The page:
To increase impact, Pankaj focuses on maximizing attendance. He ensures that schools are walking distance from students’ homes; classes are only three hours long, so children can focus on their studies as well as helping their parents; and to encourage more girls to attend classes, he appoints only women teachers. When a student is absent more than three times a month, a supervisor will visit the family. To further ensure that education remains affordable, Gyan Shala optimizes the staff salaries while charging reasonable fees to families. Hiring low-skilled teachers to work part-time significantly decreases costs. Moreover, infrastructure costs are kept low by holding classes in rooms of an average size of 15 square meters, rented from a slum family for around INR 3,000 (US$60) a month. Most importantly, fees are accessible (free in elementary school per government rules, and 100 Rps per month per child in middle school). As a result, attendance in Gyan Shala schools varies from 65 to 80 percent. To ensure that families have a financial stake in their child’s education, Gyan Shala charges a nominal monthly fee of INR 100 (US$2) per child in middle school. A child costs Gyan Shala INR 2,800 (US$56) per year in elementary school and 4,000 (US$80) in middle school (inclusive of class rent, learning material, and stationery). This is much more financially competitive than a government school, where the cost of one child can vary from 10,000 (US$200) to 25,000 (US$500) per year, excluding building and stationery expenses and the transport costs incurred by the student.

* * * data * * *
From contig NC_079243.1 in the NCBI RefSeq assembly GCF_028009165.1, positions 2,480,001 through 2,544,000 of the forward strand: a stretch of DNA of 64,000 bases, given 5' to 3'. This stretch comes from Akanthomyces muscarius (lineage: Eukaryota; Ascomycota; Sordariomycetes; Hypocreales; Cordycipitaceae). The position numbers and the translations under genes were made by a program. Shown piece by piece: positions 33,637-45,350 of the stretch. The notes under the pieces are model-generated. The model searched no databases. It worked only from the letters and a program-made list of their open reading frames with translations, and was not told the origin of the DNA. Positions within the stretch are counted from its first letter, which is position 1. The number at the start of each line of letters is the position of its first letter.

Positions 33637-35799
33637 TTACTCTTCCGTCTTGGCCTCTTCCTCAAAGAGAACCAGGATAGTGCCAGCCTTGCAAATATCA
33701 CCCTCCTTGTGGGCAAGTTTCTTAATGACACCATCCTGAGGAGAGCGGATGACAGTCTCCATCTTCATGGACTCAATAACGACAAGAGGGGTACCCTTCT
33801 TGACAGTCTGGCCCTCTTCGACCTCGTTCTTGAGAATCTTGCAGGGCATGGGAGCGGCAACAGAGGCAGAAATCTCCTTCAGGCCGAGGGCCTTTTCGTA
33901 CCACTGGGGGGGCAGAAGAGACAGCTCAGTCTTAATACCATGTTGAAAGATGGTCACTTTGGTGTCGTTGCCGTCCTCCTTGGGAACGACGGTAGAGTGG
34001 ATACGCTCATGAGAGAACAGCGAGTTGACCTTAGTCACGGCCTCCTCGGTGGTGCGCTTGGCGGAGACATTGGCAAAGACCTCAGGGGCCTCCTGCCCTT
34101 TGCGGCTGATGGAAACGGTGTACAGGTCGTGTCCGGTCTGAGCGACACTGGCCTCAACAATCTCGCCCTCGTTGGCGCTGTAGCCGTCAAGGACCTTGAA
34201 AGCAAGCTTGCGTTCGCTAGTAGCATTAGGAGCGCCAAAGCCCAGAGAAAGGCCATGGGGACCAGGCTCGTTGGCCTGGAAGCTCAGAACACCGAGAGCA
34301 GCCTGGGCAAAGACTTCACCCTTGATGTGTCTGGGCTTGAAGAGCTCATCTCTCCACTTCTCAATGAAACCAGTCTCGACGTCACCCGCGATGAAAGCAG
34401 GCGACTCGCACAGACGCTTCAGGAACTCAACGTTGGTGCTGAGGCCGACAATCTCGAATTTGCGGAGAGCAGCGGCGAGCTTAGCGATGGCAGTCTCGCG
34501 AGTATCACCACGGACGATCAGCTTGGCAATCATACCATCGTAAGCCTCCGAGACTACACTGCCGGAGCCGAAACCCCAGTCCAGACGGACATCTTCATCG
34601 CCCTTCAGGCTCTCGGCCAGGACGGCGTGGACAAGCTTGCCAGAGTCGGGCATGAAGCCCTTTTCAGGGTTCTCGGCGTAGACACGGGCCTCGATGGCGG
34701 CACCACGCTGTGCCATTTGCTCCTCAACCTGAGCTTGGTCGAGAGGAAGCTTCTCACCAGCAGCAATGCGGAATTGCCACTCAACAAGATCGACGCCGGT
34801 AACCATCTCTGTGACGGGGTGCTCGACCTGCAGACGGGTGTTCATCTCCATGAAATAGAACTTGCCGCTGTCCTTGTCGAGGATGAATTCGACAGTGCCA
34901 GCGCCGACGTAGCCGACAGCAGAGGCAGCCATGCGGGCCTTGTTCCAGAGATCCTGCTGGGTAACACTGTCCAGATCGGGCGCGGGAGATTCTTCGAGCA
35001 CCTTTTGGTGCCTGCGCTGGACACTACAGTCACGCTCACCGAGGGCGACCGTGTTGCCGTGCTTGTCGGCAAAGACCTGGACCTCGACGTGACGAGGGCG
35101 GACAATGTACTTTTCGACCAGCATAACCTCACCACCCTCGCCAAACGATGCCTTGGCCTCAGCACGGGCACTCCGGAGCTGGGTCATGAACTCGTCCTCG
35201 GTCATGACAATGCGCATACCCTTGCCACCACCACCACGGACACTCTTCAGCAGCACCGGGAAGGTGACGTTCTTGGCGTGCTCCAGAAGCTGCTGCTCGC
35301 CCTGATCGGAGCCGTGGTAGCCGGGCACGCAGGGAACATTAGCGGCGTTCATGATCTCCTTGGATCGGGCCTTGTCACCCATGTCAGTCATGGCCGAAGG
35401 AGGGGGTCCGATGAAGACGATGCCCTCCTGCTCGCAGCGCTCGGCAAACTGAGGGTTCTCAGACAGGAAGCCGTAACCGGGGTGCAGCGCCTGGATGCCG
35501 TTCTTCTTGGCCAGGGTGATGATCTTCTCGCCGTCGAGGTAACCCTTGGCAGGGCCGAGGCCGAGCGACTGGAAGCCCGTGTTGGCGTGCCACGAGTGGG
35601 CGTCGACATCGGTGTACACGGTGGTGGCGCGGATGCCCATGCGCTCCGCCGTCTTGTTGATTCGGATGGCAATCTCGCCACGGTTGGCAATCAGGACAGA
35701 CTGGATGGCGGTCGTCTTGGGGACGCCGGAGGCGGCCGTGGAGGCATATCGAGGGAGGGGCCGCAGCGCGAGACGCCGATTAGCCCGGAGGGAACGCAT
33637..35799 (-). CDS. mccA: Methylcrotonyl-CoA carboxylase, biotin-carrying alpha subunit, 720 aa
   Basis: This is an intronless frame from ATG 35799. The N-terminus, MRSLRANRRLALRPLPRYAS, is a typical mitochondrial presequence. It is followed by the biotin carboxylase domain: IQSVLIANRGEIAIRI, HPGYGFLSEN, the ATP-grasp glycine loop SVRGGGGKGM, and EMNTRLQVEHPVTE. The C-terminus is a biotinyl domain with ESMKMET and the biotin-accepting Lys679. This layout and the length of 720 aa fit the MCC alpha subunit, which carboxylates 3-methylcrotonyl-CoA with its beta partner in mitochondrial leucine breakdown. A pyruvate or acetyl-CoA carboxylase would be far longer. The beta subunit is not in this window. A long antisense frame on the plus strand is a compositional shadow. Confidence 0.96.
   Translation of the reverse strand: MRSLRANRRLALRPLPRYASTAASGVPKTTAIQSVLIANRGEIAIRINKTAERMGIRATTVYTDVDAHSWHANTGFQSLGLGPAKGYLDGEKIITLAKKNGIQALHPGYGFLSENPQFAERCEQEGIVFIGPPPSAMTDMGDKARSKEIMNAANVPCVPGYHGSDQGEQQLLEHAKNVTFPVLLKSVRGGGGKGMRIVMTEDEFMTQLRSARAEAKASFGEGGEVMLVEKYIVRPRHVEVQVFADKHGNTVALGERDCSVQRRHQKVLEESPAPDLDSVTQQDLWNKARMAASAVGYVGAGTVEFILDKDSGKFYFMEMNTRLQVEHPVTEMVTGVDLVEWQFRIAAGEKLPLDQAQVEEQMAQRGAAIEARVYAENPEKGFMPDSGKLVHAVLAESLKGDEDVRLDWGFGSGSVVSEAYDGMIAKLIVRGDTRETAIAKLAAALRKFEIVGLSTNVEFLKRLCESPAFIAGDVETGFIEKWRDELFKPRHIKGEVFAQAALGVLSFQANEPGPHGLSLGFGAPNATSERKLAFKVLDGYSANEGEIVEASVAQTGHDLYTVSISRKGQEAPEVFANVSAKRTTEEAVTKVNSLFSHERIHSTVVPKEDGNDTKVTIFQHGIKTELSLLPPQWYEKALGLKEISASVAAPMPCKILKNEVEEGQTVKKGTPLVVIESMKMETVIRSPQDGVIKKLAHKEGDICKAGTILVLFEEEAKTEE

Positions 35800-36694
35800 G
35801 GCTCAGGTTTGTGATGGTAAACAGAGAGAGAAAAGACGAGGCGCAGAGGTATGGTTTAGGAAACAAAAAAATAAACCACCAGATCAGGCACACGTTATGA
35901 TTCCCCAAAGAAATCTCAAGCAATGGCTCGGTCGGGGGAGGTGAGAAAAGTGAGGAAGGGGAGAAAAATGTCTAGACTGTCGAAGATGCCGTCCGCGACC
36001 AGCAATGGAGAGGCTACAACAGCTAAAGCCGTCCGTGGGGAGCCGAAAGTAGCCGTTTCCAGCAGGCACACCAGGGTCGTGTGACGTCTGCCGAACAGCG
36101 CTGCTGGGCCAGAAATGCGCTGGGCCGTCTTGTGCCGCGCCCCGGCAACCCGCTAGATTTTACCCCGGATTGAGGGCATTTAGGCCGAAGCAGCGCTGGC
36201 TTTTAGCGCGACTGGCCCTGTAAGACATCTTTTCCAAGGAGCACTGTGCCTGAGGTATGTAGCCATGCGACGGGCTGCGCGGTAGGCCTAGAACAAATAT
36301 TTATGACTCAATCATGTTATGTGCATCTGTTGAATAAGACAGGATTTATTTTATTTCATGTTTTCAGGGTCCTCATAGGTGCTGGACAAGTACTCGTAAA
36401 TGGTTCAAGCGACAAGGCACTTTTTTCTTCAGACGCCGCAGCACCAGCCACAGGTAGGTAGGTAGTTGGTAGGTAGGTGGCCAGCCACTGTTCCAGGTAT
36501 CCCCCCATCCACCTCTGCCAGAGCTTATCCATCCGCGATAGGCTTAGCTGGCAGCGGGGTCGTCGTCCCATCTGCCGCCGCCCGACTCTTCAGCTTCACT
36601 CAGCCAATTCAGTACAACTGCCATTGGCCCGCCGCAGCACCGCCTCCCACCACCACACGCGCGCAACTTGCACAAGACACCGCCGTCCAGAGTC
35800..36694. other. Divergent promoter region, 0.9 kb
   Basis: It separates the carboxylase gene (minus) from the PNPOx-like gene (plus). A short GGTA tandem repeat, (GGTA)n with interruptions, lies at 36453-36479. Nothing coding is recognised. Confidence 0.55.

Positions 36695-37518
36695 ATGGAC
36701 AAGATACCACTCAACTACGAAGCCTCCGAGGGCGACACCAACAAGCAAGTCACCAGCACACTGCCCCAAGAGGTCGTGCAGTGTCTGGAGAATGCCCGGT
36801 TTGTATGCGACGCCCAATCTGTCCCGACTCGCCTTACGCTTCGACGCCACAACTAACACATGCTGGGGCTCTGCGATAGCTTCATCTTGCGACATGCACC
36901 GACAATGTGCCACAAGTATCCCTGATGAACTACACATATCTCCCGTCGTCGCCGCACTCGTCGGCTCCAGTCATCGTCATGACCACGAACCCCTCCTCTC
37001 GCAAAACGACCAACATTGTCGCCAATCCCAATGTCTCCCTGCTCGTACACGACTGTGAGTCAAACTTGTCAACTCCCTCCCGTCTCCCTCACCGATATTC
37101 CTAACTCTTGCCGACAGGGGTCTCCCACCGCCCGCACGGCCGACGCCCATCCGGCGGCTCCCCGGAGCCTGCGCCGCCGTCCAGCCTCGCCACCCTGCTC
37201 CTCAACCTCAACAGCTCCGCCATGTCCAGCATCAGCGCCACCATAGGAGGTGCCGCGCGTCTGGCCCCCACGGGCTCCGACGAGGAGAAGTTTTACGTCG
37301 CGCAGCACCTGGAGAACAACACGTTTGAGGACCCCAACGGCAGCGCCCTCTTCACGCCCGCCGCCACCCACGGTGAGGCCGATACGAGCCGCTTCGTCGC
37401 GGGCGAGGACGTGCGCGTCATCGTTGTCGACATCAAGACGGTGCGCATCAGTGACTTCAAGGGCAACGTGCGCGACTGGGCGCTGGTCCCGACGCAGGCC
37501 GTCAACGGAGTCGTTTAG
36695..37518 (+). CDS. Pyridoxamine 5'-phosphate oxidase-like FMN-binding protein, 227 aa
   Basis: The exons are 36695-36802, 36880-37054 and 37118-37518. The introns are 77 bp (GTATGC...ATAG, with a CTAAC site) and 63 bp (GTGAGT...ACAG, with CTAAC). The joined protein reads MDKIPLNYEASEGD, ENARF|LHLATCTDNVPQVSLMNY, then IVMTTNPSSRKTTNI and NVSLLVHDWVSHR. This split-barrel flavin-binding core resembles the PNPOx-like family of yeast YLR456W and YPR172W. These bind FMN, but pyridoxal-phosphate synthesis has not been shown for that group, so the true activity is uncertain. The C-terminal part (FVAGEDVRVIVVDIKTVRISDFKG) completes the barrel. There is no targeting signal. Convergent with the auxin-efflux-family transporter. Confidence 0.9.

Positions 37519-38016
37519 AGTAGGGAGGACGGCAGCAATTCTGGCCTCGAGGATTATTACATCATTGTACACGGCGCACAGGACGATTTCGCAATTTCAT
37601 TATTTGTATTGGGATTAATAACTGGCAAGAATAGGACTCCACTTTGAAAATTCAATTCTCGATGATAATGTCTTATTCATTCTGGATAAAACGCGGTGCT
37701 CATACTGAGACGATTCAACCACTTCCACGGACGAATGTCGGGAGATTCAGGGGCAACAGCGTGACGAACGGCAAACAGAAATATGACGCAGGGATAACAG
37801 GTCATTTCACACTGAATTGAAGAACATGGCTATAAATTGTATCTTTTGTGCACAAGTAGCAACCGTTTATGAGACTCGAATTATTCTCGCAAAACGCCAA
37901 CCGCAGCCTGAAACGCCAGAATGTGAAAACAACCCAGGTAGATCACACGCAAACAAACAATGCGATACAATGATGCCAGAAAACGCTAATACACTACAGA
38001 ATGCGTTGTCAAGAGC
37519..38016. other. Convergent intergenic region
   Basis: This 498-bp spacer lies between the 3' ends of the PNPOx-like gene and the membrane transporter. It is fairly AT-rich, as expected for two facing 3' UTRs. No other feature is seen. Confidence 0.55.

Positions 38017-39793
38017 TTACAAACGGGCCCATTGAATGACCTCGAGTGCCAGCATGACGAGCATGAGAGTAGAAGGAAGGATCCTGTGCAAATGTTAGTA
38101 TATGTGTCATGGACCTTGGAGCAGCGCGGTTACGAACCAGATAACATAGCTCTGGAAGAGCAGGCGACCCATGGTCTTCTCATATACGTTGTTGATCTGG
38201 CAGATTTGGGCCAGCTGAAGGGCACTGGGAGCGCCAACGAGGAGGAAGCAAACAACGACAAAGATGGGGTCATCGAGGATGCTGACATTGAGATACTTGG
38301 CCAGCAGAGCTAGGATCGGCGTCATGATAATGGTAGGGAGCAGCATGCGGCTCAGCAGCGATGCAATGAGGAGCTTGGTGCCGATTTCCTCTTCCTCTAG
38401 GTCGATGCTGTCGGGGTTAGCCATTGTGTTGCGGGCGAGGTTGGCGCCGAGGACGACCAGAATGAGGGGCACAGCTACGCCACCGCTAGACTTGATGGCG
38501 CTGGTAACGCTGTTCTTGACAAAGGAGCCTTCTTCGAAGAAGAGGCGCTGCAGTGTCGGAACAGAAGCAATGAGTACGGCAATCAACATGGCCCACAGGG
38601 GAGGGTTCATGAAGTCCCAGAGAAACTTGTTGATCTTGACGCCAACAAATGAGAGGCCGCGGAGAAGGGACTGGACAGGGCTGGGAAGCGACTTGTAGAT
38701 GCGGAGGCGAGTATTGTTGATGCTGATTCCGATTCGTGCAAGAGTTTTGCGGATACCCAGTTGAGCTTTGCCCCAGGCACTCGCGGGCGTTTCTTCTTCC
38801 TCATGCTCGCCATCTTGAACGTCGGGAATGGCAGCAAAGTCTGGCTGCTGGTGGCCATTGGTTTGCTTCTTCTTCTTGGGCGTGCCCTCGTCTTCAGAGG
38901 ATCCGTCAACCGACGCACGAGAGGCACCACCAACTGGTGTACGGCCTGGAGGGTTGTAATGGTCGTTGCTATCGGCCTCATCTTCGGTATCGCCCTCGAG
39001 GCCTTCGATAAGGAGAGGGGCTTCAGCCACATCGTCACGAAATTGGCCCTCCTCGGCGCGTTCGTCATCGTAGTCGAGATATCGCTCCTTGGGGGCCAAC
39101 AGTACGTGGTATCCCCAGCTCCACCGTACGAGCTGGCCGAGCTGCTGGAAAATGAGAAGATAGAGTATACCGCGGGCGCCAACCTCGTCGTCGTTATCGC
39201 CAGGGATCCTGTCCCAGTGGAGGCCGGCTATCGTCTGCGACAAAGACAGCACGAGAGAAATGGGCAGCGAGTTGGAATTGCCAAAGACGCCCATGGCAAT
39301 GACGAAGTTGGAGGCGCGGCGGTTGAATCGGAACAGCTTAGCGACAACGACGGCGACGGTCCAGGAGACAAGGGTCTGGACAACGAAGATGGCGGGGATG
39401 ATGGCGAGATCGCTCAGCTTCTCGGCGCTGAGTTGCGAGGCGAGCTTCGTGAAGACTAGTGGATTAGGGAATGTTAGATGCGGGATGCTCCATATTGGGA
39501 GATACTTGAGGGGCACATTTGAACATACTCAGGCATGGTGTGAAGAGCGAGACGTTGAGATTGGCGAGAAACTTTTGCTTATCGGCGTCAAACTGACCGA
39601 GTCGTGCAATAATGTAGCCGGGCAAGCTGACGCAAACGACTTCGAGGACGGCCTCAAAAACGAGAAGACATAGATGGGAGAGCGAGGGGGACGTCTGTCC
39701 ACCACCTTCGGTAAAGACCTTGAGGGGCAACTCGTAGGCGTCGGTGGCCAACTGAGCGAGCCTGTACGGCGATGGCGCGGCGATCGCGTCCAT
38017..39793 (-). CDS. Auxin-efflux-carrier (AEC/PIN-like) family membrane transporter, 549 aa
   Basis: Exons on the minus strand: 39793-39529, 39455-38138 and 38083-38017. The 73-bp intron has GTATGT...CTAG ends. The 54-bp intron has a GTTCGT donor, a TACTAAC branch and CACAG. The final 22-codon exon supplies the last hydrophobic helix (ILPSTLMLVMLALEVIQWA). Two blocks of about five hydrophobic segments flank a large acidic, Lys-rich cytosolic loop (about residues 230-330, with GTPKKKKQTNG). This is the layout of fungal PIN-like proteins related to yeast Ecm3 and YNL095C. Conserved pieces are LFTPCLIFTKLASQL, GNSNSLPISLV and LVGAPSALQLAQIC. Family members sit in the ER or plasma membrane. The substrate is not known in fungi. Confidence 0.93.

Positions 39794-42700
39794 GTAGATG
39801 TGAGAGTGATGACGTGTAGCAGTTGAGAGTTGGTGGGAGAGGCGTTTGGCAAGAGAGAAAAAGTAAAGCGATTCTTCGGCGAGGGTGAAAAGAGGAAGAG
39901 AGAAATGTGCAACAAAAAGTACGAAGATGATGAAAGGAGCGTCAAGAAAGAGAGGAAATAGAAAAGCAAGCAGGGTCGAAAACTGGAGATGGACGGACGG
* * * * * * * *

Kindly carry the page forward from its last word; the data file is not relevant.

These processes to ensure quality and affordability lead to a highly scalable solution. Starting with 10 classes in Ahmedabad in 2000, Gyan Shala today provides education to 30,000 students from Grade 1 to 10 in more than 1,000 classes. Gyan Shala’s presence has successfully expanded to other states in India: apart from Ahmedabad, Gyan Shala classes can be found in Kolkata, three cities of Bihar, and two cities in Uttar Pradesh. 

Gyan Shala’s model has proven to be so effective that the government of Gujarat approached Pankaj to spread his methods. Pankaj then ran a two-year pilot with a few government schools. After training school teachers and teaching more than 8,000 students, the project was suspended due to a change in the political majority in the government. Pankaj is currently negotiating with government officials to begin again, as partnering with government schools is strategic for Gyan Shala, to gain accreditations, funds, and scale. Pankaj is sure he will be able to intervene again and has thought of several improvements to ensure success.